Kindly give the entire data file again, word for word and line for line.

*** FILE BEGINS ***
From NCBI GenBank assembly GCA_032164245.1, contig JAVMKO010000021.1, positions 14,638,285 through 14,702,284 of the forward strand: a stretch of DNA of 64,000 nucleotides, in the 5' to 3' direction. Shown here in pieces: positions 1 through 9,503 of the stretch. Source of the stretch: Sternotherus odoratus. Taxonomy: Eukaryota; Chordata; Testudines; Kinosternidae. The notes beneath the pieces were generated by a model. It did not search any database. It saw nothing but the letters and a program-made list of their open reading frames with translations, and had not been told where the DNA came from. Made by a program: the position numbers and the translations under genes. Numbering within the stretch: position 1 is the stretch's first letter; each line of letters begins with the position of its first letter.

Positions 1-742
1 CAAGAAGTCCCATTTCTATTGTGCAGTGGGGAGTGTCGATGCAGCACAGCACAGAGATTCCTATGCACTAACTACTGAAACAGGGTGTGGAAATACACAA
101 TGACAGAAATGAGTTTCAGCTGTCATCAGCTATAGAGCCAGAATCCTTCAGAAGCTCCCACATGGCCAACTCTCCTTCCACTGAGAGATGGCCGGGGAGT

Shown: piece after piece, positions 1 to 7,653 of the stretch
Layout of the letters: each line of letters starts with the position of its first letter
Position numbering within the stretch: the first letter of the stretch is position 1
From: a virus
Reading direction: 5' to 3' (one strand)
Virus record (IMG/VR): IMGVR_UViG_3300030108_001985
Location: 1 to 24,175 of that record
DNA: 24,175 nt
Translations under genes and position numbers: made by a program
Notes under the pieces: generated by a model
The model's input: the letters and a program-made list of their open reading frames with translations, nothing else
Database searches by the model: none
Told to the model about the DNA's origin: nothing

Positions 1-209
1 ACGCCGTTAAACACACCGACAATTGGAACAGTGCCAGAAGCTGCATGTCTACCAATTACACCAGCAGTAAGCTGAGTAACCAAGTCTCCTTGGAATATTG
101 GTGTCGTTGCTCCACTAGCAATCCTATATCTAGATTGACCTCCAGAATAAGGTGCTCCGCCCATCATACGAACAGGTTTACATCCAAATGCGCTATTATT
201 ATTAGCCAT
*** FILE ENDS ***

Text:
From NCBI GenBank assembly GCA_032164245.1, contig JAVMKO010000021.1, positions 14,638,285 through 14,702,284 of the forward strand: a stretch of DNA of 64,000 nucleotides, in the 5' to 3' direction. Shown here in pieces: positions 1 through 9,503 of the stretch. Source of the stretch: Sternotherus odoratus. Taxonomy: Eukaryota; Chordata; Testudines; Kinosternidae. The notes beneath the pieces were generated by a model. It did not search any database. It saw nothing but the letters and a program-made list of their open reading frames with translations, and had not been told where the DNA came from. Made by a program: the position numbers and the translations under genes. Numbering within the stretch: position 1 is the stretch's first letter; each line of letters begins with the position of its first letter.

Positions 1-742
1 CAAGAAGTCCCATTTCTATTGTGCAGTGGGGAGTGTCGATGCAGCACAGCACAGAGATTCCTATGCACTAACTACTGAAACAGGGTGTGGAAATACACAA
101 TGACAGAAATGAGTTTCAGCTGTCATCAGCTATAGAGCCAGAATCCTTCAGAAGCTCCCACATGGCCAACTCTCCTTCCACTGAGAGATGGCCGGGGAGT

Shown: piece after piece, positions 1 to 7,653 of the stretch
Layout of the letters: each line of letters starts with the position of its first letter
Position numbering within the stretch: the first letter of the stretch is position 1
From: a virus
Reading direction: 5' to 3' (one strand)
Virus record (IMG/VR): IMGVR_UViG_3300030108_001985
Location: 1 to 24,175 of that record
DNA: 24,175 nt
Translations under genes and position numbers: made by a program
Notes under the pieces: generated by a model
The model's input: the letters and a program-made list of their open reading frames with translations, nothing else
Database searches by the model: none
Told to the model about the DNA's origin: nothing

Positions 1-209
1 ACGCCGTTAAACACACCGACAATTGGAACAGTGCCAGAAGCTGCATGTCTACCAATTACACCAGCAGTAAGCTGAGTAACCAAGTCTCCTTGGAATATTG
101 GTGTCGTTGCTCCACTAGCAATCCTATATCTAGATTGACCTCCAGAATAAGGTGCTCCGCCCATCATACGAACAGGTTTACATCCAAATGCGCTATTATT
201 ATTAGCCAT